Certain Factors and Behaviors That Put People at Higher Risk for Developing Stomach Ulcers:
- Stress that weakens the stomach lining and digestion
- Frequent use of steroids (such as those for treating asthma)
- Hypercalcemia (overproduction of calcium)
- Family history of stomach ulcers
- Usually occurs after 50 years old
- Excessive consumption of alcohol
Treatment of Ulcers:
Changing the Stomach/Gut Environment
Controlling the amount of bad bacteria is vital to healing and repairing the stomach and lining. Traditional medicine uses a number of antibiotics, H2 inhibitors and other medications. These pharmaceuticals can appease the problem but not necessarily cure the long term condition. Bacteria that invades the lining and outer wall of the stomach must be destroyed and gut repaired. Through diet and reintroducing good flora (bacteria) into the system with pre and probiotics are the beginning steps to repair the gut. These first steps are some of the essential treatments necessary for a healthy digestive tract. Most importantly, testing the stomach acids for pH levels is also vital to create an environment in the gut that does not allow bad bacteria to proliferate. As this bacteria is identified and destroyed, rebalancing of the stomach acid for proper digestion and breaking down of foods and nutrients will restore good health throughout the body. Detoxing the liver is essential to clear out the pathogens and mending of the mucosal lining of the stomach. Therapeutic Enzymes are another support element in the repair of the stomach lining. Our team specializes in healthy gut repair and will assist through an evaluation and specific Nutraceuticals that can expedite repair and recovery from ulcers.
The Roles of Proper Stomach pH
Potentially harmful micro-organisms present on food are sterilized by our stomach’s pH. Thus reducing our risk of being colonized by harmful micro-organism we all ingest daily. Proper pH in the stomach helps leach minerals from the food we ingest, such examples being calcium, magnesium, iron, and zinc.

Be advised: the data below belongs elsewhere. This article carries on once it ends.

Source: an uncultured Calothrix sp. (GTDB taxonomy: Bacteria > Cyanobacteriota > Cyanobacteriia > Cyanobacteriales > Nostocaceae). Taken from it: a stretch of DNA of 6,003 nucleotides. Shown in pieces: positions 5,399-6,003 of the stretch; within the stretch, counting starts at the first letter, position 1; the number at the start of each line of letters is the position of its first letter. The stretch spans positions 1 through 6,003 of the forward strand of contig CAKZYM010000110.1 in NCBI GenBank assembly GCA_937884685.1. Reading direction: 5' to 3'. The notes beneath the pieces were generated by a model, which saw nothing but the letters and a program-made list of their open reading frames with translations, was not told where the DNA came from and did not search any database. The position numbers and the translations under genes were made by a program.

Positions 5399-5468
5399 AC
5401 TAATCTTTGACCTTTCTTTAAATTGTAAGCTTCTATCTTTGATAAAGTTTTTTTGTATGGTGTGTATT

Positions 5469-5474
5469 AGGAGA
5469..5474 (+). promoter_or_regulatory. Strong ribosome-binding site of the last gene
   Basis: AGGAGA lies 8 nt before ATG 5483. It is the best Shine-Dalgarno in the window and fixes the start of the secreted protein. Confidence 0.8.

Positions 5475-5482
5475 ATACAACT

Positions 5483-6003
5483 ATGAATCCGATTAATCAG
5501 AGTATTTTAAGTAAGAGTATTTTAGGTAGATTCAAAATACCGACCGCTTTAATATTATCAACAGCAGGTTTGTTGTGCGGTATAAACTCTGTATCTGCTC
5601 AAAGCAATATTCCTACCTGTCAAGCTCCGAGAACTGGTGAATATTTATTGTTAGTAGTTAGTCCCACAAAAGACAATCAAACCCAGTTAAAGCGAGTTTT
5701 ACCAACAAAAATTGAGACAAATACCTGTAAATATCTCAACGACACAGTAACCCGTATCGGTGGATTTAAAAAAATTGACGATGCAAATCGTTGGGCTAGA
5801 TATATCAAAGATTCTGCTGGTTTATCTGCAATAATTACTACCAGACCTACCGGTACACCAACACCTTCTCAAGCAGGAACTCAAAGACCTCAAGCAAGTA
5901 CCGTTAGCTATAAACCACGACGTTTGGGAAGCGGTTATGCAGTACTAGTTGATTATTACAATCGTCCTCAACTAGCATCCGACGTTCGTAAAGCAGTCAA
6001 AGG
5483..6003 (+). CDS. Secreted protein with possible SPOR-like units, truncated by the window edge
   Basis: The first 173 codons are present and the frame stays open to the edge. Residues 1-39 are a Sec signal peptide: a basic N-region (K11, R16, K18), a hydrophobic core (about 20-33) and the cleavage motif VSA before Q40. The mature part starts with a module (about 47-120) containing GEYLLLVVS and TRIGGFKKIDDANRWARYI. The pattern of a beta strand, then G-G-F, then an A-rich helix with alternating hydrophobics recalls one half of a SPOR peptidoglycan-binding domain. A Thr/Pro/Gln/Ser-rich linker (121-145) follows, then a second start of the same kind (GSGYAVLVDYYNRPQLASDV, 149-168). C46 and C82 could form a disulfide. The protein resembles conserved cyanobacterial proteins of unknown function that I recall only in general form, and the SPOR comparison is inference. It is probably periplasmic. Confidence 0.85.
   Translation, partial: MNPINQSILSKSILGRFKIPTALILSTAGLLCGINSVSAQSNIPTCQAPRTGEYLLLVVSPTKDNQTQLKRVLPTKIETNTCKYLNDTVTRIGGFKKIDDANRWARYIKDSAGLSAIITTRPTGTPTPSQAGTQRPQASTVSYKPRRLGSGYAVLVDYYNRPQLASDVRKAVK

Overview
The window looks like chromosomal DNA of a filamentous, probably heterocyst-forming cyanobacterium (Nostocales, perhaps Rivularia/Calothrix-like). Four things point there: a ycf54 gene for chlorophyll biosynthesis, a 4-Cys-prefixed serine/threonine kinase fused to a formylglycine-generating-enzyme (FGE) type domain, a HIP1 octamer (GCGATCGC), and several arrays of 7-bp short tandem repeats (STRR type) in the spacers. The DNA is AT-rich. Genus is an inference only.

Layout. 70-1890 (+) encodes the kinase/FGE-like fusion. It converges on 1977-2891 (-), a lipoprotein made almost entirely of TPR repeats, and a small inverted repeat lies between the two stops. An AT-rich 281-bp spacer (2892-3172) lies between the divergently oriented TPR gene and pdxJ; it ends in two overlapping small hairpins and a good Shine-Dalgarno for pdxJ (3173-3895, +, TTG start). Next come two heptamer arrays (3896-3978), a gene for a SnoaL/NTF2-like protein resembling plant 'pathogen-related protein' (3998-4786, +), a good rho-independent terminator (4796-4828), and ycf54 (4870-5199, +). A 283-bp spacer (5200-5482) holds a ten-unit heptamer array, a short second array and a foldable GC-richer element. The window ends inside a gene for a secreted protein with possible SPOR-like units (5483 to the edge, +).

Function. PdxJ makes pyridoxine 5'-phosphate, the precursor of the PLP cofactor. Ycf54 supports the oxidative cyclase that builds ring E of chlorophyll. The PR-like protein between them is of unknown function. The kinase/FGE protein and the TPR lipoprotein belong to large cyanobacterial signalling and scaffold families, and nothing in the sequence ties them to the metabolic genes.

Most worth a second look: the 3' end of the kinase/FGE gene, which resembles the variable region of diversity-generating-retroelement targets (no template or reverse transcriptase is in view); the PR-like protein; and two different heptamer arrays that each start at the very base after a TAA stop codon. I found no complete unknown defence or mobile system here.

Stomach acid lowers the pH, allowing the enzyme pepsin to start breaking down protein molecules and also activates that same enzyme (pepsin) which is required for protein digestion. Stomach acid plays an important role in the digestion and absorption of vitamins, e.g., B-complex vitamins, including folic acid. The rhythmical contraction of the intestines, that crush and move food through the GI track, called peristalsis, is triggered by the stomach acid. Our team specializes in healthy gut repair and will assist through an evaluation and specific Nutraceuticals that will expedite repair and recovery from ulcers.
The closing pyloric sphincter(http://remodelingyourhealth.com/bloating-gas/ – see Role of Stomach) —the valve which holds stomach contents until they are ready to flow down to the intestines—is initiated by the stomach acid. The pyloric sphincter works in exactly the opposite way as the Lower esophageal sphincter. This is nature’s way of ensuring that food is properly digested before it flows through the rest of the gastrointestinal system.
Since ulcers can recur and become a chronic problem or can lead to a number of serious complications including bleeding, it is important to treat them promptly. Instead of pursuing the most common conventional ulcer treatment option, which only leads to further digestive problems. There are alternative methods including supplements and diet that include;
- Vitamin E